Beaston raked his claws deeply down the sides of a birch tree just to destroy something. He had to fix whatever he’d broken. He had to make her happy again because, lately, Ana wasn’t smiling as much. She wasn’t even Changing into her raven anymore, as if the wonder of flight had left her completely. He’d somehow stolen her joy, but he was helpless to know how. Of course he was doing something wrong. Growing up alone meant he had no map on how to make a woman happy.
Whatever she had to say, he didn’t want to hear it. He’d avoided serious talks for the last month because he couldn’t stand to hear his shortcomings, whatever they were. Maybe this wasn’t the life she’d wanted. Maybe she regretted being shunned by her raven shifter people by choosing him. Maybe she was homesick and wanted to leave to be closer to her parents again.
Maybe he just wasn’t enough.
Motion caught his attention, and he jerked his gaze to a massive brown bear waiting just through a thicket of trees. Jason. Jason was good to his bones. His best friend.
He was also half-idiot if he thought taking a walk through the woods with Beaston’s bear, ready to maul anyone and anything in his path, was a good idea. Usually, Jason was smarter.
The brown bear blew steam in a huffed breath and tilted his head, exposing his neck. Ears down, stump tail tucked to nothing, Jason walked slowly with him, several layers of trees between them.
Fine, let him follow.
Beaston made his way down a narrow deer trail, his six-inch claws digging into the snow as his ears picked up the distress cry of a rabbit. It was far away, and he wasn’t really hungry, but he wasn’t ready to go back to his trailer and face his unhappy mate yet. Sure, he was running like a coward, but the thought of this being the last hour he could be happy in pretending that Aviana was his forever was worth chasing a dying rabbit.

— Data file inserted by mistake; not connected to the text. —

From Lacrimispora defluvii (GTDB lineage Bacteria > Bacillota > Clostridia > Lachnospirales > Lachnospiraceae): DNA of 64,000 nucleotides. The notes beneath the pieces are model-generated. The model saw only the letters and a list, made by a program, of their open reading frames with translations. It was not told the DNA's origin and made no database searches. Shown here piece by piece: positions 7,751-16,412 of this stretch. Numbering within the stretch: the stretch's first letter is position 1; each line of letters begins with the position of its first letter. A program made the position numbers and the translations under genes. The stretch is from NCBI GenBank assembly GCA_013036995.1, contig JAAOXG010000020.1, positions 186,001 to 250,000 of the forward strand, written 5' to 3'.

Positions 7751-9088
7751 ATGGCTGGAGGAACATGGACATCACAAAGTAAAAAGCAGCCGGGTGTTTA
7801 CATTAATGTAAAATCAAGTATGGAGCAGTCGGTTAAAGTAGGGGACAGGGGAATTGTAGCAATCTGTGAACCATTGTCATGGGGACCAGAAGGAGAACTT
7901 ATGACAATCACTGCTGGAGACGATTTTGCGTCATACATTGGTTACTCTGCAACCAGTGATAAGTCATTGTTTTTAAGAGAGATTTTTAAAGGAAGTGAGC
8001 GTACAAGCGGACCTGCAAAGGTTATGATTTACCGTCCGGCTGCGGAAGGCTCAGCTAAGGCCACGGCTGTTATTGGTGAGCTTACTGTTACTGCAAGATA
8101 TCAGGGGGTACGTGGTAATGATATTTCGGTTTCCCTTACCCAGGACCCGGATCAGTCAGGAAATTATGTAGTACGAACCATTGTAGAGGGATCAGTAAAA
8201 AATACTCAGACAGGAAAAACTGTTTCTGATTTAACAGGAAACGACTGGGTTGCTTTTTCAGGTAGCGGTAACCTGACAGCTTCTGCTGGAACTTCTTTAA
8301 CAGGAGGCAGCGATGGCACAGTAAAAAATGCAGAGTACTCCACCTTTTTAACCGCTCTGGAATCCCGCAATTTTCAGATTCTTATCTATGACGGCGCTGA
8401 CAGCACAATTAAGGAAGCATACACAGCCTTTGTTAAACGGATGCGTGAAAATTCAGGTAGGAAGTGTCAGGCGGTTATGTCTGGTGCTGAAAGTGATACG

Huddled in the corner of the shed, Easton coughed out the scent of lingering smoke.
Beaston closed his eyes tightly to ward off the memory that was clawing at his mind, but it was no use.
It had been months since he’d burned the house to free his mother’s ghost, but still the smell clung to everything to remind him of all he’d lost. Now all he had to live in was a drafty shed. His stomach growled, and he clutched his middle tighter and huddled more deeply under the blankets. Nights were the worst. He was so lonely.
After his father had broken his neck, his shifter healing had allowed him to arrive just in time to tell him and Mom goodbye before he died, and then his mother had passed a few days later trying to have the baby. He didn’t even know if it had been a girl or a boy. He’d never seen the wee thing because Mom had given up before she’d really tried. He hated her for leaving him here. In her grief, she’d failed both of them, Easton and the baby, and now he was alone. His stomach growled again, but he ignored it. If he didn’t ration the rest of the food Mom and Dad had stocked up for winter, he would starve to death before spring.